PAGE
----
Ohio History Journal

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Editorialana.                       399


Society. The article is most complete and satisfactory, written with the

customary scholarly accuracy characteristic of Professor Knight. Judge

James H. Anderson, the President of The Old Northwest Genealogical

Society, has an interesting, and, of course, sympathetic article upon his

son, James Thomas Anderson, Lieutenant U. S. A., who died in Colorado

Springs, March 13, 1904, and was buried on the 17th of March, at Marion,

Ohio. There is also an article by the late William Trimble McClintick,

of Chillicothe, Ohio, upon Hugh Williamson; also Reminiscences of

early Green Bay, Wisconsin, contributed by Stephen B. Feet, the historian

and archaeologist of Chicago.

The Old Northwest Genealogical Society is to be congratulated upon

the results it is accomplishing under the guidance of its President, Judge

James H. Anderson, and its Secretary, Frank T. Cole. It is doing a

valuable and permanent work and merits the unqualifying success which

is rewarding its efforts.




The annual National Convention of the Sons of the American Rev-

olution was held in St. Louis June 15 and 16. The attendance was large,

nearly every state of the Union being represented, the total number of

delegates being in the neighborhood of four hundred. Ohio was unusually

well represented by thirteen delegates as follows: E. O. Randall, delegate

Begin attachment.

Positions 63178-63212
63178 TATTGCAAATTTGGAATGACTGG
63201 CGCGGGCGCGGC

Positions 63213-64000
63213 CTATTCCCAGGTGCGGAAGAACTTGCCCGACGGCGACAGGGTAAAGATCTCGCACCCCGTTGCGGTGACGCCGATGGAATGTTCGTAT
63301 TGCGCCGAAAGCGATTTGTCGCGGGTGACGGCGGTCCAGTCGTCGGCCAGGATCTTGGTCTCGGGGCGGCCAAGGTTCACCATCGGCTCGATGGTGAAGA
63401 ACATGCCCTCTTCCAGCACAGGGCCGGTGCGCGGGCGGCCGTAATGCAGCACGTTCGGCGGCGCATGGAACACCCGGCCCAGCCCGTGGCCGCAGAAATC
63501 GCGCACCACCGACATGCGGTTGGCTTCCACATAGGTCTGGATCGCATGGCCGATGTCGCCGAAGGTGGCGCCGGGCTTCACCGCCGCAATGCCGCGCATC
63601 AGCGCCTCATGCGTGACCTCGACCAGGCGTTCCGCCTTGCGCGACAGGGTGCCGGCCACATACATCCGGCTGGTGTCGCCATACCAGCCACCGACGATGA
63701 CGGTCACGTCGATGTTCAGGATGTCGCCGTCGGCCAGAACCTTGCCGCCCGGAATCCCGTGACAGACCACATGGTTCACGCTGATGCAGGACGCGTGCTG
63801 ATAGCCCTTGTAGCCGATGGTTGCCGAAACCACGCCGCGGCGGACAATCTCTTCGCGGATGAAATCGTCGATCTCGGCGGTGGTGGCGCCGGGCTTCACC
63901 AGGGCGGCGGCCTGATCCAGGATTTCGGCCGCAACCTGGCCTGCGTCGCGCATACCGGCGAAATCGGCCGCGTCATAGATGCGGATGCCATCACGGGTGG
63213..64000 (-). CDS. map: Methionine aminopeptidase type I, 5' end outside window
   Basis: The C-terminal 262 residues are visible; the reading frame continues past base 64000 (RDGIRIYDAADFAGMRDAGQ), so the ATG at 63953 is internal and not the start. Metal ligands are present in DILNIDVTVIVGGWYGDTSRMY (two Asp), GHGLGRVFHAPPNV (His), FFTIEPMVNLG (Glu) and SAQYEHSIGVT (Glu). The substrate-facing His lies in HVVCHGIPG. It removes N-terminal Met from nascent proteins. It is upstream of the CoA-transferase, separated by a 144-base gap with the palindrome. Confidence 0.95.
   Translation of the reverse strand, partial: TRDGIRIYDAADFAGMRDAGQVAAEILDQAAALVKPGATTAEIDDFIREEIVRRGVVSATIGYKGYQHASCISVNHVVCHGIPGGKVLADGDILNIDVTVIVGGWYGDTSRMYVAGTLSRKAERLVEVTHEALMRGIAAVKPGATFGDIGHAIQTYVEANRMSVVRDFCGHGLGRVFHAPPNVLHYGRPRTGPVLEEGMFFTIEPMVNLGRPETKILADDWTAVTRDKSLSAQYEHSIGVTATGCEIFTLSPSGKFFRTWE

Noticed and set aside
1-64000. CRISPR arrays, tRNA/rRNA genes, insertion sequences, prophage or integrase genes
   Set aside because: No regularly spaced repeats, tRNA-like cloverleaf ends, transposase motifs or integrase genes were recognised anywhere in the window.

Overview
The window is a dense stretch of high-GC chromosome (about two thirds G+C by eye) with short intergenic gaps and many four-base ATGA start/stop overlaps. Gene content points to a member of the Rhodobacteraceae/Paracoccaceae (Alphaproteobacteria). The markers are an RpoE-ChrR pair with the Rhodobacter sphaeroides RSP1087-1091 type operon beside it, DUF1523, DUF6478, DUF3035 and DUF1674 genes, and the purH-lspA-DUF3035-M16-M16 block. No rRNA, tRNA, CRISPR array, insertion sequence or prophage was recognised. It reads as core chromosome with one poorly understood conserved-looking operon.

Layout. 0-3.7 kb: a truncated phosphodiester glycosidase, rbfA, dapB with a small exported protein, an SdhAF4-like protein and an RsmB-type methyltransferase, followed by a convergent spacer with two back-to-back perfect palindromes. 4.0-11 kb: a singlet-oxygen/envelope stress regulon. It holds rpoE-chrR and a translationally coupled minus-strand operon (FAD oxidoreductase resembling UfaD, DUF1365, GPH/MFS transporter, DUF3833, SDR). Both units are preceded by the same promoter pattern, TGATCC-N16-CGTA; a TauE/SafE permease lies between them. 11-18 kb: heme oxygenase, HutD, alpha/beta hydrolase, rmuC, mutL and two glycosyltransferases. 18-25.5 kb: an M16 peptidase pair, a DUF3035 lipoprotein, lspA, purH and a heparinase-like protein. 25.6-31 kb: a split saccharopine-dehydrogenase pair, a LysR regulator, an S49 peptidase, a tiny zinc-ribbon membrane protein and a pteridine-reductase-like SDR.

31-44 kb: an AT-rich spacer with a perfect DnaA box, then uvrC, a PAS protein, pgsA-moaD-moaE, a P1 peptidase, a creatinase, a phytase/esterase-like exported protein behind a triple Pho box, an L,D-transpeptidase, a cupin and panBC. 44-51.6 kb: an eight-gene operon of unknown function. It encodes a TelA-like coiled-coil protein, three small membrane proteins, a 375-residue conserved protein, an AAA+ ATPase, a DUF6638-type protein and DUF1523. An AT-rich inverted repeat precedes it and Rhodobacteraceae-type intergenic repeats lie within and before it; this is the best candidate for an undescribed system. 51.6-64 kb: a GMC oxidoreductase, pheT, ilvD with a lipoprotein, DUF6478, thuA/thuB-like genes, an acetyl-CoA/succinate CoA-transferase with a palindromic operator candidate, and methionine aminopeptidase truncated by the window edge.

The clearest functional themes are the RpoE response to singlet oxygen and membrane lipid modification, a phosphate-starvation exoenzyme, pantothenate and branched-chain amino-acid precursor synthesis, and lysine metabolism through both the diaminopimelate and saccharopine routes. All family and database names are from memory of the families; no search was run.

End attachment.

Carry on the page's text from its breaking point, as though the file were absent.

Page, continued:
at large, Columbus; Isaac F. Mack, Sandusky; William A. Tay-

lor, Columbus; Daniel S. Miller, Upper Sandusky; James H.

Anderson, Columbus; Mozart Gallup, Sandusky; Allen Briggs Clem-

ens, Columbus; Moulton Houk, Toledo; Charles M. Beer, Ashland; Clem-

ent C. Martin, Fostoria; George A. Thayer, Cincinnati; E. P. Whallon,

Cincinnati; and William Rombo, Brownsville, Pa.

The interest and success of the convention, however, was somewhat

marred by the attempt to hold the meetings on the grounds of the Louisi-

ana Purchase Exposition. Headquarters were established at the Inside

Inn, which proved totally unable to accommodate either the meeting of the

convention or the individual delegates. As a result the several sessions

were held in different quarters-the Pennsylvania Building, Music Hall,

and elsewhere, making it exceedingly inconvenient for the delegates,

indeed, quite difficult for them to keep posted as to where the meetings

were to be held. The attendance at the meetings was thereby much de-

pleted. Another destructor in the equation was the counter attraction

of the Exposition and its show features. The cold fact was that the enter-

tainments of the Pike were too alluring for many of the degenerate scions

of noble sires who fought, bled and died in the American Revolution.

Three sessions of the Convention were held, at the last of which the fol-

lowing officers were elected for the ensuing year:  President General,

James Denton Hancock, Franklin, Pa. Vice-Presidents General: George